Equity markets worldwide are reeling this morning after US president Donald Trump met a key pledge of his presidential election campaign by slapping tariffs on imported steel and aluminium in order to protect US domestic interests. From next week, US imports of steel will be hit with 25% tariffs while the rate for aluminium will be 10%.
"The reaction in FX is relatively muted," says John J Hardy, Saxo's head of forex strategy. While the US dollar isn't the centre of attention in this trade war, the Canadian dollar is exposed as the country's economy is virtually a satellite of its southern neighbour, he says. Japan's yen, meanwhile, has gained: "A fall in risk appetite globally almost always causes a stronger yen".
The Trump news also sees EURUSD back in the range and as long as this momentum is maintained, bulls will likely be encouraged. That said, looming European risk events, including the Italian election at the weekend, are likely to make themselves felt into next week.
But it is equity markets that are bearing the brunt of Trump's trade war. "Europe and China have already responded that they will retaliate and the tariffs could boost inflation in some segments of the economy," says Peter Garnry, Saxo's head of equity strategy.
Such spillover, he said, could affect manufacturers of cars, airplanes, and drinks cans in the case of aluminium, while for steel construction industries would be exposed. On a promising note, however, Garnry notes that a 30% steel tariff imposed by former president George W. Bush back in 2002 was repealed only a year later following strong retaliation from US trade partners.
Finally today, crude oil is range-bound and on the defensive after posting its first monthly decline in the past six months. "US trade tariffs may raise the cost of US shale oil production while slowing growth due to higher transportation costs," says Ole Hansen, Saxo's head of commodity strategy.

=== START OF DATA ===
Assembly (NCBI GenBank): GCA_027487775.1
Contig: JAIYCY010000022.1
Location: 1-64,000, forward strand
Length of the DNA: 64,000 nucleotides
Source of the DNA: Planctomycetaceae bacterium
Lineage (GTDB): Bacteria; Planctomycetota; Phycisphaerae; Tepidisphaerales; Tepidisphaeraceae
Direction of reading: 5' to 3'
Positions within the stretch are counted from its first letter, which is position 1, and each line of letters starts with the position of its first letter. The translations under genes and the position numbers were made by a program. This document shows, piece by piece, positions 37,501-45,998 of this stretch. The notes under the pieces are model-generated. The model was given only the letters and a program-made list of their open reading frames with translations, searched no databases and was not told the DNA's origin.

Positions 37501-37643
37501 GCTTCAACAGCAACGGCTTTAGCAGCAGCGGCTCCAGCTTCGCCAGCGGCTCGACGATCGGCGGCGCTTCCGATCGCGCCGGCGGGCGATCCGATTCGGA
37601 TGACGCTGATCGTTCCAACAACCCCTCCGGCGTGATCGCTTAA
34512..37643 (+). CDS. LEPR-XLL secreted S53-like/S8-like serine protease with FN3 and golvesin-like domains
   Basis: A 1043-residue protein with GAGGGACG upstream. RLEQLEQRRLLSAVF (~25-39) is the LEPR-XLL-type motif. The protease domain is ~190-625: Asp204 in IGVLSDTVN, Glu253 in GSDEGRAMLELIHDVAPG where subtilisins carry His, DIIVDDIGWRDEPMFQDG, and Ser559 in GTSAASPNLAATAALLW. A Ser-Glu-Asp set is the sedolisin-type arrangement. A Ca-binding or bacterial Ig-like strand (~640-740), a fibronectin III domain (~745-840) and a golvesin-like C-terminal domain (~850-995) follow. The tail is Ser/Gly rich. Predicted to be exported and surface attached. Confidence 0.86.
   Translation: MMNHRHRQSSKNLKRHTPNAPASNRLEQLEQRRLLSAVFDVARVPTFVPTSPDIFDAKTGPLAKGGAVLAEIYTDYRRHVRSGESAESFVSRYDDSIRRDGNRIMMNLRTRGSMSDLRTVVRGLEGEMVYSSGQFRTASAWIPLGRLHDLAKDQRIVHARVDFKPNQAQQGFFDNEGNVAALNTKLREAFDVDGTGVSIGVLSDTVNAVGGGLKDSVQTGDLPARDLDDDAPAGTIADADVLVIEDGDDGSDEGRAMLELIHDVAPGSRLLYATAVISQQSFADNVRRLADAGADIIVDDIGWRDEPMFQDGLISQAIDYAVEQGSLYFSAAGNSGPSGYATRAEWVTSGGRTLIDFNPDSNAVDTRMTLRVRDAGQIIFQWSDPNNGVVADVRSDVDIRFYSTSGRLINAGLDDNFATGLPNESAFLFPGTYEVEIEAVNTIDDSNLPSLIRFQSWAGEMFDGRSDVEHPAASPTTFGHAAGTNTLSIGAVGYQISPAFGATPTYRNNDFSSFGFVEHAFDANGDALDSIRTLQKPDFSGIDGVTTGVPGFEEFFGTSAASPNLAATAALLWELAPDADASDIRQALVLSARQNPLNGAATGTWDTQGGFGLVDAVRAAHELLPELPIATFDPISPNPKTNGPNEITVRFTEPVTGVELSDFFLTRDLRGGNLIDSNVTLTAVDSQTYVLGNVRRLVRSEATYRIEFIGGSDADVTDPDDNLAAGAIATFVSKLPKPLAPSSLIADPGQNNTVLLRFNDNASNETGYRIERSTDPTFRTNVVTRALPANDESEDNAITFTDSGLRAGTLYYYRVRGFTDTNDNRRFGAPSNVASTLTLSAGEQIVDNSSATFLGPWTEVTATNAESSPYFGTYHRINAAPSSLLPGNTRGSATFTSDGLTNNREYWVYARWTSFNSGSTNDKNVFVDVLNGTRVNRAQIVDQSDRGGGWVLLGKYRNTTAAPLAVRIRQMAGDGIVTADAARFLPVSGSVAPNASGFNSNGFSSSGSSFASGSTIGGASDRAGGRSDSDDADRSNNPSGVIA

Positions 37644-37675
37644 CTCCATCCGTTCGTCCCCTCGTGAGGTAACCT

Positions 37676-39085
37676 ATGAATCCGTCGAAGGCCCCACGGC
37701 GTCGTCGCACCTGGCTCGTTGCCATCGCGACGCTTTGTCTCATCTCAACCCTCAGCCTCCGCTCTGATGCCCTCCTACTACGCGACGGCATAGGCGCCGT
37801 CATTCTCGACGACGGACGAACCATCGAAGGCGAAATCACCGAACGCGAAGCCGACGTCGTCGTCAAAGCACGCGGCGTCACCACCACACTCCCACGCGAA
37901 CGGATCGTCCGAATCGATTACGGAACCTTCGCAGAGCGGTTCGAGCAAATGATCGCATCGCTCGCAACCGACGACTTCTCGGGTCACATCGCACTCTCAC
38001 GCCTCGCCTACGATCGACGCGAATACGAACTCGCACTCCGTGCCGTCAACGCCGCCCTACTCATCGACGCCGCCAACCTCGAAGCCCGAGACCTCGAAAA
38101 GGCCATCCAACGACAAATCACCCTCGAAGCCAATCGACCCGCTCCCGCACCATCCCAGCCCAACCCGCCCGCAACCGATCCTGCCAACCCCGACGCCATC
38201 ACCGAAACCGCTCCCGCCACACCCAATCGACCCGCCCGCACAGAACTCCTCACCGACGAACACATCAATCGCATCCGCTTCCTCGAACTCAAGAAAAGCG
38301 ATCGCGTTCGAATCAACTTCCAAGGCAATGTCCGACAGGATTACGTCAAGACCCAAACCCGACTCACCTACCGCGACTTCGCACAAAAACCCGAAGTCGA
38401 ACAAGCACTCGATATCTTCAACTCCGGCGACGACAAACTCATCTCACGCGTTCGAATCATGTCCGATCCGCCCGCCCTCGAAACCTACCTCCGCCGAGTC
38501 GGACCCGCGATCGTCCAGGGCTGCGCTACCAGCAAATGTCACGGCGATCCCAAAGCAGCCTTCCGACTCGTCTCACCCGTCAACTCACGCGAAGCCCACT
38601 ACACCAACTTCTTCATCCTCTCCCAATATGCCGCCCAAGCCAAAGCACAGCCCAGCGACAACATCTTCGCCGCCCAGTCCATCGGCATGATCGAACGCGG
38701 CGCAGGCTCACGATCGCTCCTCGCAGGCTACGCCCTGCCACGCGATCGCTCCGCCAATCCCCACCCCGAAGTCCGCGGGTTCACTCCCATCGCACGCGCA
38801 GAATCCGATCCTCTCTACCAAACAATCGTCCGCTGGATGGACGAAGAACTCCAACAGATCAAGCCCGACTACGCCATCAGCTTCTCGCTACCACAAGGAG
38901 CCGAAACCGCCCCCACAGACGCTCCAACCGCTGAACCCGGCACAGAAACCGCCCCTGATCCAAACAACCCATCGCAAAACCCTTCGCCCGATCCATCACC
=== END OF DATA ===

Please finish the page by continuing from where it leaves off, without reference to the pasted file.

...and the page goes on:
Quarterly Outlook Q3 2022: The Runaway Train
- Central banks' attempts to kill inflation is a paradigm shift, which could end in a deep recession.
Tangible assets and profitable growth are the winnersWith US equities officially in a bear market, the big question is where and when is the bottom in the current drawdown?
Understanding the lack of investment appetite among oil majorsThe everything rally seen in recent quarters has become more uneven, as its strength is driven by commodities in short supply.
The pressure is on as the wind leaves the sailsWith cryptocurrencies in sharp decline, are we entering a crypto winter or is the bear market a healthy clean-up of the crypto space?
Why the Fed can never catch up and what turns the US dollar lower?Many other central banks are set to eventually outpace the Fed in hiking rates, taking their real interest rates to levels higher than the Fed will achieve.
Bank of Japan: Swimming against the tideThe Japanese economy has gone from the age of deflation to rapidly rising prices in no time, leaving the Bank of Japan in a pickle.
Green transformation detour and bear market hibernationWith the impending risk of global econonomic derailment, we share the five things investors need to consider in this new half year.
Crisis redux for the eurozone?Whether there's going to be a recession in Europe or not, the path towards a stable economy will be agonizing.
Technical Outlook: Gold, Oil and a remarkable multi-decade perspective on EquitiesThe Nasdaq bubble pattern, USDJPY resistance, crude oil uptrend losing steam and the technical outlook for USD.
China: the train of new development paradigm left the station two years agoChina is transiting to a new development paradigm, as they are hit by deteriorating terms of trade, a slower global economy and an uncertain future while continuing attempts to contain the pandemic.